So we’ve been back in England for a few weeks now. The kids are now at school, and whilst the weather Gods have blessed us with a relatively sunny September so far, our holiday seems yet a distant memory. Distant but solid, I would hasten to add, and I now have time to ponder some of the key lessons that I have learnt from our visit to Malaysia, Singapore and Dubai. What can we learn from these countries, and how could this new knowledge possibly shape our travel choices in the future?
Malaysia: land of contrasts
What did I learn from Malaysia? A cliche that can possibly apply to 80% of the countries on earth, but its diversity. Had we have stayed in Johor and never visited Tioman island, we would have had such a single view of this multi-faceted country with its towering city silhouettes and dense jungle just 30 minutes down the road. Time permitting, new countries for us in the future will need to have at least two stops, and we will try to pick the most contrasting environments possible in which to stay.
The paradise that is Tioman island was somewhat marred by the lack of thought that has been given to recycling and sustainability. Whilst there is a long way to go in the UK in terms of plastic use and recycling, we are twenty years ahead of some of these places. Litter and plastic were an unfortunate reality in some of the ares that we visited in Malaysia, and I wondered what the root cause of this may have been. Apathy? Lack of understanding about environmental damage? Who knows, but seeing litter and plastic on the beach and on the jungle paths made me wonder what some of these islands and coral reefs will look like in twenty years time without intervention.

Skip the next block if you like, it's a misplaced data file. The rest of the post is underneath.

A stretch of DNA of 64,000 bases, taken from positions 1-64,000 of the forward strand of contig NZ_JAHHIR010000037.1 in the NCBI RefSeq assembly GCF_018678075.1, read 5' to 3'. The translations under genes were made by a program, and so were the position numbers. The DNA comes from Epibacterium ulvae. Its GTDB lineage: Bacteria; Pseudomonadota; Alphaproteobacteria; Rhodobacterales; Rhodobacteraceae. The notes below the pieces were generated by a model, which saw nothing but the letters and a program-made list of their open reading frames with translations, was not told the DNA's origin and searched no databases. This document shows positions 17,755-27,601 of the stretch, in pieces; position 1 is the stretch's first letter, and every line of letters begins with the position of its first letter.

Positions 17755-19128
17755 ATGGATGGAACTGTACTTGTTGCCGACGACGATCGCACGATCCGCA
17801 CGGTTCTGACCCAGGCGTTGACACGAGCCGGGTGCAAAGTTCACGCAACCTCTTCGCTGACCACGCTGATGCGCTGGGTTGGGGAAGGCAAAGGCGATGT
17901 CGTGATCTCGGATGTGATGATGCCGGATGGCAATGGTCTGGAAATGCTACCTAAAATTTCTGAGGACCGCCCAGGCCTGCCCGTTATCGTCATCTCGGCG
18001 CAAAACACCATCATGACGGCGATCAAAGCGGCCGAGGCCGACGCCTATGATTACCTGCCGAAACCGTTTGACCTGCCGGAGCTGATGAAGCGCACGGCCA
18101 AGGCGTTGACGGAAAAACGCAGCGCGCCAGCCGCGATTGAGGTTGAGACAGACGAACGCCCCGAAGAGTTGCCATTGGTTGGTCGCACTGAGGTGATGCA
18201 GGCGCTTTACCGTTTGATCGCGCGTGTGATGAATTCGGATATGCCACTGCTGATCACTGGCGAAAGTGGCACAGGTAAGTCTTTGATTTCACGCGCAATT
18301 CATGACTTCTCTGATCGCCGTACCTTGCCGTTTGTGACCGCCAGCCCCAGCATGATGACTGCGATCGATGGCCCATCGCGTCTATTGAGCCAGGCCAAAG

Singapore: efficiency personified
From Singapore, I learnt how antiquated our London Underground is. Their metro system is light years ahead of the tube. I did wonder how it must feel for some of these high-flying Singaporean executives to be getting on the Bakerloo line, and exiting a sweaty, squashed mess, with the smell of urine clinging on to their nostril hairs.
I also learnt that it really is a safe place to be: we stayed in the red light district and whilst a little precarious perhaps five years ago, I did not feel unsafe walking around with my family. Yes, we saw ‘business occurring’ all around us, but I think that the only downside from being in an area like this is having some choice questions from your kids. In the future though, I would do a greater level of research as to why we have procured an apartment at half the regular rate of all of the others!
Dubai: be open minded
I refer back to my previous post about Dubai, wherein I sung its praises and marvelled at how different it turned out to my expectations. The one main lesson that I learnt from here, is to let go of preconceived ideas about future visits, and to realise that every body’s view is subjective and strongly based on situational circumstances. For example, had we not stayed ‘all inclusive,’ would we have hated the high costs of wining and dining? If we had not stayed centrally, would the constantly travelling around impacted our enjoyment?
Only form opinions on the paths that we have trodden. Empty your mind of expectation and create your own memories, without the undercurrent of opinion affecting your own perceptions (I feel like this needs to end on Amen!).